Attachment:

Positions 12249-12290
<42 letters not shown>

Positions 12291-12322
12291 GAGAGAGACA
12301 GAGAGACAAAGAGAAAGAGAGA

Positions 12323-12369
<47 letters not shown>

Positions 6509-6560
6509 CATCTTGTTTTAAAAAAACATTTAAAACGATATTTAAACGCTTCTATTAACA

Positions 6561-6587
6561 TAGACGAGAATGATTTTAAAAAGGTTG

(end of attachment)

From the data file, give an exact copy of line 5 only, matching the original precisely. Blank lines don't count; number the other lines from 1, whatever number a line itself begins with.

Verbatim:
12301 GAGAGACAAAGAGAAAGAGAGA